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Publisher's Letter

Publisher’s Letter – Issue 27

Just when there was a glimmer of hope on the horizon for the Northern Territory economy after a few lean years, along comes COVID-19. The human cost of the pandemic is terrible.

Just when there was a glimmer of hope on the horizon for the Northern Territory economy after a few lean years, along comes COVID-19. The human cost of the pandemic is terrible.

Medical experts believe the outbreak will peak in May and then slowly subside. I hope so.

Around the world many thousands of people will be given a lifetime sentence of grieving for loved ones.

The white hazlab suits and armies of people fooding our news channels in full face masks is something from an apocalypse movie and, sadly, we are panic hoarding.

The world economy may take years to recover from the trauma. Times have rarely, if ever, been tougher for business in the Territory. There will be casualties, but I have faith that most companies will survive and the NT economy will emerge leaner and meaner for the trials it has endured. Again, I hope so.

My husband is one of the 20,000 Qantas Group pilots stood down. There was a global shortage of trained crew but overnight two thirds of the workforce are placed on leave without pay for an unspecifed time. Panic buying is out of control, people are being stabbed in shopping centres and women are fghting over toilet paper. It feels as though 2020 is being managed by the same organisers of the Fyre Festival – when crazy becomes the new normal and when I visualise the Penguins of Madagascar at the helm.

With very limited fights and not being encouraged to leave the country, it might be a great time to pack up the car and explore our own backyard.

We have changed the FabAlice travel story to give you some ideas of where to go. The Territory is 1.4 million square kilometres and right now I feel everyone is congregating around a supermarket, so it might be the perfect time to learn the art of damper and get out of town.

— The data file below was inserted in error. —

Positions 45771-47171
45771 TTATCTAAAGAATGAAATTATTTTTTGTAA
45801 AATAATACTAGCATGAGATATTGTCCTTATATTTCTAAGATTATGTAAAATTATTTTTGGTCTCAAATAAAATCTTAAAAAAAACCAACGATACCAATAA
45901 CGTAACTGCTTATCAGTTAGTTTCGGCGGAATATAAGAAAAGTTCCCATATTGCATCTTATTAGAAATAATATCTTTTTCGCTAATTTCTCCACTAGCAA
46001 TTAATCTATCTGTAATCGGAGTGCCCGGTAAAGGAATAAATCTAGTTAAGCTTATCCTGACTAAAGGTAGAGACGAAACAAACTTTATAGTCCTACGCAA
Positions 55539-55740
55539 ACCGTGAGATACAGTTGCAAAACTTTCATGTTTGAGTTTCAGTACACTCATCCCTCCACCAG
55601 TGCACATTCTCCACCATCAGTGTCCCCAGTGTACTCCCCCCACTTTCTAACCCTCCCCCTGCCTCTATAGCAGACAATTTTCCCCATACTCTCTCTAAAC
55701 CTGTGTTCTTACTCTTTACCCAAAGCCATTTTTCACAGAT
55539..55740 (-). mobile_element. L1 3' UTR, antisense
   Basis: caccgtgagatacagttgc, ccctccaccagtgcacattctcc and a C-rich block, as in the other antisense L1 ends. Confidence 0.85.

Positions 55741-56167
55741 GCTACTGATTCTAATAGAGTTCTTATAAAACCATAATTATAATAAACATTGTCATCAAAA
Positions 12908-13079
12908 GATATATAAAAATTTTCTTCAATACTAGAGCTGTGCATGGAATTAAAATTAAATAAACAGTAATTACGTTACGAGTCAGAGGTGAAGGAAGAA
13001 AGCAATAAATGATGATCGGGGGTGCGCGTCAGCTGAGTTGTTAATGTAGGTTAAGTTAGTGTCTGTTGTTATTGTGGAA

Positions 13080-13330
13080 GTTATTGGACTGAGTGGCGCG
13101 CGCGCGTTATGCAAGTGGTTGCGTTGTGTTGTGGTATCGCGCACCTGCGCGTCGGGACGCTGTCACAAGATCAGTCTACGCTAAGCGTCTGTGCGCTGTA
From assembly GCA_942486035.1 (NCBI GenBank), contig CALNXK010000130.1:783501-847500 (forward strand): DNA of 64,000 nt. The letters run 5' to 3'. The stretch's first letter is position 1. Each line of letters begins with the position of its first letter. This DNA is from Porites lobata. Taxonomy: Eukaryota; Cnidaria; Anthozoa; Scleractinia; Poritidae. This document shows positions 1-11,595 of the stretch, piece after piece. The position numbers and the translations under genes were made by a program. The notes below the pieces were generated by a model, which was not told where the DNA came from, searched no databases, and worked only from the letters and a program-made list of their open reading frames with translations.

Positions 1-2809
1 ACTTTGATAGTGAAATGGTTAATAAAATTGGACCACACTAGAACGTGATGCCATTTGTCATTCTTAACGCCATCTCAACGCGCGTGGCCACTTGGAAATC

Chief Minister Michael Gunner should be commended for his generous business stimulus package and being diligent with updates and communications during the crisis.

He showed plenty of balls by closing the NT borders. There are lots of distractions but he’s focused on dealing with what can only be described as an economic Black Swan. Read about what that means and toilet paper FOMO in this edition.

We have tried to give our readers an insight into something that is changing by the day. Protecting jobs needs to be the priority. We are all going to come out the other side of what can only be described as a 2020 version of Lord of the Flies.

The Australian Federal Government should also be commended for its multi-billion-dollar stimulus package. The incentives for business are most welcome. Small business – restaurants, sole traders, family contractors – need as much help as possible.

But I cannot for the life of me understand why unemployed people should be given $750 by Canberra. How has the coronavirus affected them more grievously than those in work? Or in business?

Despite the coronavirus, and all the misery and disruption it is causing, Territory Q remains optimistic. As always, this edition is packed with positive stories about Territory business. There is hope on every page. Gabbert Design drawing up designs for the ship lift facility, a beachside resort and a university campus in the city centre shows that the NT economy has a bright, vigorous future. ConocoPhillips’ commitment to innovation and buying local is an example to every company. MRM pledging to employ as many Territorians, Indigenous people and women as possible is good news not just for the NT but the whole of Australia. And Core Lithium’s drive to create great wealth by turning the Top End into a world lithium hub is heartening – and an indication that the Territory economy is diversifying.

This edition contains heartwarming articles about Territorians who have, in their own way, dedicated their lives to the community. Our cover, Danny Skewes, has built a fne family business – and he has done it in a good-natured, highly professional way. Mike Bowden’s story in Territory Pioneers is sad but inspiring; he is a man who has given his life to caring for his family and the wider community.

Finally, please remember every cent you spend in the Territory is money well spent. Small business will thank you for it. We need to stick together, take the hysteria out of the unknown and get on with it as best we can. Thank you for sticking with TQ.

Anya Lorimer
Territory Q Magazine